Global ice loss from all measured locations on the planet is occurring at the worst-case scenario pace. Between 1994 and 2017 the rate of ice loss has increased by 65% according to an article published on January 25 by Dr. Thomas Slater et al from the Centre for Polar Observation and Modelling.
The paper, published in the European Geophysics Journal Cryosphere, is produced using the most detailed satellite measurements including 215,000 mountain glaciers spread around the planet, the polar ice sheets in Greenland and Antarctica, the ice shelves floating around Antarctica, and sea ice drifting in the Arctic and Southern Oceans.
Although there has been ice loss at all locations, the Greenland ice sheet and the Antarctic have seen the most accelerated losses. Between 1994 and 2017, the Earth has lost a staggering 28 trillion tonnes of ice. To put this into perspective, it amounts to covering the UK under a layer of ice 100 meters thick, or closer to home, doing the same to most of the Great Lakes.
The biggest losses, the study confirms are from Arctic sea ice and Antarctic sea shelves. While neither of these is a significant contributor to sea-level rise, they both expose seawater. This can accelerate a climate feedback mechanism call albedo loss. Albedo is essentially the measure of how well a surface reflects all spectra of sunlight; ranging from 0, a ‘black’ or absorbing surface to 1, a ‘white’ or fully reflective surface. Floating ice in the Arctic and Antarctic oceans reflects sunlight, inhibiting the absorption of sunlight which would heat the ocean water.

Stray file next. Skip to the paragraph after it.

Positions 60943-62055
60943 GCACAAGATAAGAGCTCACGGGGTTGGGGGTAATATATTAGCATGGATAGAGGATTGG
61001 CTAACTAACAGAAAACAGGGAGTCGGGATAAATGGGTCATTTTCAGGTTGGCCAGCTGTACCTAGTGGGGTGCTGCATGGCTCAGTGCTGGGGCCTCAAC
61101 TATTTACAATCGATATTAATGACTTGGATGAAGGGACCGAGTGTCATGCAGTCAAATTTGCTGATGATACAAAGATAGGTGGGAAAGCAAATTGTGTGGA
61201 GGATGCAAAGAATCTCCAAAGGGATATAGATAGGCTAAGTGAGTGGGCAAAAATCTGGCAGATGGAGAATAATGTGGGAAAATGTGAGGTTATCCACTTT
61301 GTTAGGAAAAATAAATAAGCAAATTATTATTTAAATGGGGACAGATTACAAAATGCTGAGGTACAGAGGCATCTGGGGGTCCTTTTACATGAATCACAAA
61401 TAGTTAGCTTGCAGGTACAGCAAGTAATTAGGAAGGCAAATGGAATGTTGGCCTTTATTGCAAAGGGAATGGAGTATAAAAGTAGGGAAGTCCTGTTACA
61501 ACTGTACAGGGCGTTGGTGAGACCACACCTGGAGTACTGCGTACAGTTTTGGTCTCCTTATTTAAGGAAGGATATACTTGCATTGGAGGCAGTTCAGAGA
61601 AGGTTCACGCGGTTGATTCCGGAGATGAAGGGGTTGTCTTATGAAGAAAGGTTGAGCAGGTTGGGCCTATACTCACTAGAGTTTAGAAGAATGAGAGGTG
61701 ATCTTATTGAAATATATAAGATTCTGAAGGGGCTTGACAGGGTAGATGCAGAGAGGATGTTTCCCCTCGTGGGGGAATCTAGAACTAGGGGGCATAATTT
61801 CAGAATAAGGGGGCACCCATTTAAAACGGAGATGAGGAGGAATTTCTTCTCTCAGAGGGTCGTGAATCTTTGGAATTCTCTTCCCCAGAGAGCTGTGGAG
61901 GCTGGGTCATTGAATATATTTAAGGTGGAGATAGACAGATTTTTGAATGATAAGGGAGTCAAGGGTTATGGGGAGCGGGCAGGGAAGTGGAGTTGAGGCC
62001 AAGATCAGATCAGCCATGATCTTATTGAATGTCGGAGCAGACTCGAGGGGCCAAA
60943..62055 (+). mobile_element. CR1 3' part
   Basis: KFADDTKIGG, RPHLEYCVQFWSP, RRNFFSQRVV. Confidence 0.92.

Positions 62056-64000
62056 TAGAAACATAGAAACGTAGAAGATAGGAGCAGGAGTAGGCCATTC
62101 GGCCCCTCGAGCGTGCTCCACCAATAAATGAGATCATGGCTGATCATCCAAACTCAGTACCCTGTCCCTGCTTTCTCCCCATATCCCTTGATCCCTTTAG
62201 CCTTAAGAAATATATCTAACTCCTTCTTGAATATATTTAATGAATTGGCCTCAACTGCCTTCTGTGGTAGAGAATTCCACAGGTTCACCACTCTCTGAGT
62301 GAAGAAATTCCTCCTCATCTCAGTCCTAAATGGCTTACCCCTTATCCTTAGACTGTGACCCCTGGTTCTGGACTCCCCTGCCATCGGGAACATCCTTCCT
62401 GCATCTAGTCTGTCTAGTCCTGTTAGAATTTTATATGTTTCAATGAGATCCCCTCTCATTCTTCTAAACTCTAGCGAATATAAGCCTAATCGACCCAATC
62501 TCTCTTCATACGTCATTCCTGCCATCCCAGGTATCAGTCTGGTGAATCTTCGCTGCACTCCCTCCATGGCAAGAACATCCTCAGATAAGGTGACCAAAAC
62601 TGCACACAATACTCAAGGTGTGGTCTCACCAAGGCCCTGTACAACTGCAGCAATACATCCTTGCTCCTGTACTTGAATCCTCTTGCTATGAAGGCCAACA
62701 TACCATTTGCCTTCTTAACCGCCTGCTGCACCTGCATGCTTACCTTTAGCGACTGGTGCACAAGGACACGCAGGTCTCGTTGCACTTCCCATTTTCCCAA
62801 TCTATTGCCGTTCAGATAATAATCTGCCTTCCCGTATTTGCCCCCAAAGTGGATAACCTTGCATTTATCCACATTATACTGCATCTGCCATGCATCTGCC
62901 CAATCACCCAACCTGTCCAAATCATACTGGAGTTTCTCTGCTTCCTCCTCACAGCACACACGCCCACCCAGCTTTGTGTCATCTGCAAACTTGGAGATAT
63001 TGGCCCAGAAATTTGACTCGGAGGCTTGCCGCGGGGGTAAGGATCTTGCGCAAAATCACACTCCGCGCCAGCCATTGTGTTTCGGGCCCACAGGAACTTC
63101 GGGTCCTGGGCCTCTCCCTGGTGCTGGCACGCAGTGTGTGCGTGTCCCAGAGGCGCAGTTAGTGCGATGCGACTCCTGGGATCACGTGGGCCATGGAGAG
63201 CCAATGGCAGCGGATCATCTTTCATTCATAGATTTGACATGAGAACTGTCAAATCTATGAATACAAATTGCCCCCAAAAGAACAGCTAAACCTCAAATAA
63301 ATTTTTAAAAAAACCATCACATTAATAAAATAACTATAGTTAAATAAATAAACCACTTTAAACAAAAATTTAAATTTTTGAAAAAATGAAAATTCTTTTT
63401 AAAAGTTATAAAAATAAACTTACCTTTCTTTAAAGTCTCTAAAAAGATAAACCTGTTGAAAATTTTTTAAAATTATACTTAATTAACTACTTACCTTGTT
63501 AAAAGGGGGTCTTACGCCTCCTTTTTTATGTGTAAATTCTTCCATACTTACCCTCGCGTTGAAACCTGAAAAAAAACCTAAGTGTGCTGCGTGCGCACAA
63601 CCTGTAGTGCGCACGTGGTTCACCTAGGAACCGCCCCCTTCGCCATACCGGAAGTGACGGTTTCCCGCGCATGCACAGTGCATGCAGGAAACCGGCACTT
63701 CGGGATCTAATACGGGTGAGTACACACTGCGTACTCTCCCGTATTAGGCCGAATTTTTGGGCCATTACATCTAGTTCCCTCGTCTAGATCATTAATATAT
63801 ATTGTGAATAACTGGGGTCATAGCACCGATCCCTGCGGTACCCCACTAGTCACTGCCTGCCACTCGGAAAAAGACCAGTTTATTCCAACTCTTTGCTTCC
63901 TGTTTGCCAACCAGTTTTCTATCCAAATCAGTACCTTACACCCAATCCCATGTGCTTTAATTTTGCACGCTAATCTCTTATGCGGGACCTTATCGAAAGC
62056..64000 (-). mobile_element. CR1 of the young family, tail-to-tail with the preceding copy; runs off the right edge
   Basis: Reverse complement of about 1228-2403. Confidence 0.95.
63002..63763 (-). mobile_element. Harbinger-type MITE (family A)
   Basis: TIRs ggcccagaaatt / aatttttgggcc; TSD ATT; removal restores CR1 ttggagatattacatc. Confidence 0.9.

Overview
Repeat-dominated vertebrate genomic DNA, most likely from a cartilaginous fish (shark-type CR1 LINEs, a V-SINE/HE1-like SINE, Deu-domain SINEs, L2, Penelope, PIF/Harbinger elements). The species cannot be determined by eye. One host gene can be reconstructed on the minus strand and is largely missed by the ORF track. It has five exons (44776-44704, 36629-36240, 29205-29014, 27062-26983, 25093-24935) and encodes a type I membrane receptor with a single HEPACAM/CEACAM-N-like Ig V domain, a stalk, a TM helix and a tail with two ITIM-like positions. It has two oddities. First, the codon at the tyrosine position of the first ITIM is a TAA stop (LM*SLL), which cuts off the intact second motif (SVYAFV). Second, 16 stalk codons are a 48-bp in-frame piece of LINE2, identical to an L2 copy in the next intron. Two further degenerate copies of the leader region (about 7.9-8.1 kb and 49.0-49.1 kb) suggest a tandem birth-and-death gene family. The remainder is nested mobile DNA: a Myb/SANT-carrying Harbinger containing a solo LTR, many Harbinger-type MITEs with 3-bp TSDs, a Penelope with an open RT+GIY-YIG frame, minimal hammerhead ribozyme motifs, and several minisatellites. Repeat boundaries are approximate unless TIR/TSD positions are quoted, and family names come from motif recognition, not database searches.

Dr. Slater states: “The ice sheets are now following the worst-case climate warming scenarios set out by the Intergovernmental Panel on Climate Change. Sea-level rise on this scale will have very serious impacts on coastal communities this century.” The decline in landed glaciers has severe consequences for large populations from Europe to the Asian continent and Indian sub-continent.
Glacial melt poses a risk in the form of downstream flooding and soil displacement. Additionally, many major river systems in the northern hemisphere derive much of their water from glacial origins. Report co-author and Ph.D. researcher Inès Otosaka, from Leeds’ Centre for Polar Observation and Modelling, said: “As well as contributing to global mean sea level rise, mountain glaciers are also critical as a freshwater resource for local communities.
The study emphasizes that no single factor is driving this accelerated ice loss; rather factors combine depending on location.
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